simpson: Simpson's index and related measures

Description Usage Arguments Details Value Examples

Description

These measures are based on the sum of squared species proportions. The function dominance() gives this quantity, simpson() gives one minus this quantity, invsimpson() gives the reciprocal of the quantity, and simpson_e gives the reciprocal divided by the number of species.

Usage

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Arguments

x

A numeric vector of species counts or proportions.

Details

For a vector of species counts x, the dominance index is defined as

D = ∑_i p_i^2,

where p_i is the species proportion, p_i = x_i / N, and N is the total number of counts. This is equal to the probability of selecting two individuals from the same species, with replacement. Relation to other definitions:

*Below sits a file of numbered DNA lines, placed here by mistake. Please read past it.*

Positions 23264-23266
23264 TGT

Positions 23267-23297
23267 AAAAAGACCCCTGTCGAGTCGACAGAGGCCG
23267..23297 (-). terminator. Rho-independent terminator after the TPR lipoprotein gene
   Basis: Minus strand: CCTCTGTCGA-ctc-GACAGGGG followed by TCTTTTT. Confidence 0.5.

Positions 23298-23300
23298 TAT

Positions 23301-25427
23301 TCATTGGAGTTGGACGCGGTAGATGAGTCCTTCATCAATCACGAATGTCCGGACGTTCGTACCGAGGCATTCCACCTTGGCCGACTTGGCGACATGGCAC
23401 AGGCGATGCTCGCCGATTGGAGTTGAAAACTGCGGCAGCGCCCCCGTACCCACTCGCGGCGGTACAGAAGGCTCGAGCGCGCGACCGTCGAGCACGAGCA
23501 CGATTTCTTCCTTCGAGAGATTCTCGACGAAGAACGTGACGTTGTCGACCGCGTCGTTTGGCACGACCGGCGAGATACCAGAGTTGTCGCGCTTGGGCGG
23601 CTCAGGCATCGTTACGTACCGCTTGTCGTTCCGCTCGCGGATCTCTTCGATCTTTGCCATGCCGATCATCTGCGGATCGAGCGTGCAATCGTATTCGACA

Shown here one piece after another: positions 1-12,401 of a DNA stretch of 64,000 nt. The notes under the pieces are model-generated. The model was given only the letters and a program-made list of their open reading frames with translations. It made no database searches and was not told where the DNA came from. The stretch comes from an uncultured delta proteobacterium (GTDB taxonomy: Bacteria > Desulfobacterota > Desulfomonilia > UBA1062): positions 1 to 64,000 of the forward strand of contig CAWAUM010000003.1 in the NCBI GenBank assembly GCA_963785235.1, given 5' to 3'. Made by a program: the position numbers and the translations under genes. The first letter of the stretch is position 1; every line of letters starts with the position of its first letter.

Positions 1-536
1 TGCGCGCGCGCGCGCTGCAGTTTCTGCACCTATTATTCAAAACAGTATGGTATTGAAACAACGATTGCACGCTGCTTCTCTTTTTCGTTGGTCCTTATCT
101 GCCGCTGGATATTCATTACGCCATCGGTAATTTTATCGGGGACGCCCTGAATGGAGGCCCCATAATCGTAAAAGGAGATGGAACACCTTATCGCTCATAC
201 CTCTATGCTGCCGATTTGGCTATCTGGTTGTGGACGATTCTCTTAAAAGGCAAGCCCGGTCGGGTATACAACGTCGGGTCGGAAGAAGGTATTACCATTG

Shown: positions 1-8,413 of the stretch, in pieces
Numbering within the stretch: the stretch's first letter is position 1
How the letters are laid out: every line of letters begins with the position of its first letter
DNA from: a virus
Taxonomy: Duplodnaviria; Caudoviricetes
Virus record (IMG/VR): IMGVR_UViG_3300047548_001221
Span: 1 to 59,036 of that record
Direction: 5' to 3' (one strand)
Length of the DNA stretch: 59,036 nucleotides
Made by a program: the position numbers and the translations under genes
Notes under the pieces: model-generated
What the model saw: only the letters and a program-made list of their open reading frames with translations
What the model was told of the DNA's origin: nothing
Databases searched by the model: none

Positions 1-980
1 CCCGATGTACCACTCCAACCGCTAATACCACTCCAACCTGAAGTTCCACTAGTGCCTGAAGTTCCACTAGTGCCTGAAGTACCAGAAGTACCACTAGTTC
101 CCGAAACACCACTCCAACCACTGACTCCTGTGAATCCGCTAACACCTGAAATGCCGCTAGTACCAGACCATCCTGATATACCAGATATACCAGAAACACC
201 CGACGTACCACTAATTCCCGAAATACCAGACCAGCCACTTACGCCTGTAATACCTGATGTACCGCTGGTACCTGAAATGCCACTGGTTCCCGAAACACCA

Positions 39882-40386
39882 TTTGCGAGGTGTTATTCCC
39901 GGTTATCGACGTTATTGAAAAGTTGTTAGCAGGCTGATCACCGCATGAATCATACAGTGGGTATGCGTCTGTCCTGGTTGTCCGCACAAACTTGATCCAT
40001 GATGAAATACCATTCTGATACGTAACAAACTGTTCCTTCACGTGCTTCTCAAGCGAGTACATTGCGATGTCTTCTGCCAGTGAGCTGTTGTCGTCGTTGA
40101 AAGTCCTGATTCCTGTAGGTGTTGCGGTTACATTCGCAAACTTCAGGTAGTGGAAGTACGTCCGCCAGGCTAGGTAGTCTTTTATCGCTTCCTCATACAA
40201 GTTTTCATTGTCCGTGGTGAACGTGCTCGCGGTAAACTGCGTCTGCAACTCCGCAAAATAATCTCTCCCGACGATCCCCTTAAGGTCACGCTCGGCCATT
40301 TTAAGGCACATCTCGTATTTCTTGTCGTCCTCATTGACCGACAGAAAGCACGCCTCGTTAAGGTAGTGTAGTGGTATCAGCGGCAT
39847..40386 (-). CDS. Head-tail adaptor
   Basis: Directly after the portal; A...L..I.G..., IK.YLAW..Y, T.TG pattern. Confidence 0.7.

Simpson's index is defined here as 1 - D, or the probability of selecting two individuals from different species, with replacement. Relation to other definitions:

The inverse Simpson index is 1/D. Relation to other definitions:

Simpson's evenness index is the inverse Simpson index divided by the number of species observed, 1 / (D S). Relation to other definitions:

Please be warned that the naming conventions vary between sources. For example Wikipedia calls D the Simpson index and 1 - D the Gini-Simpson index. We have followed the convention from vegan, to avoid confusion within the R ecosystem.

Value

The value of the dominance (0 < D ≤q 1), Simpson index, or inverse Simpson index. The dominance is undefined if the vector sums to zero, in which case we return NaN.

Examples

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x <- c(15, 6, 4, 0, 3, 0)
dominance(x)

# Simpson is 1 - D
simpson(x)
1 - dominance(x)

# Inverse Simpson is 1/D
invsimpson(x)
1 / dominance(x)

# Simpson's evenness is 1 / (D * S)
simpson_e(x)
1 / (dominance(x) * richness(x))

kylebittinger/abdiv documentation built on Jan. 31, 2020, 3:13 p.m.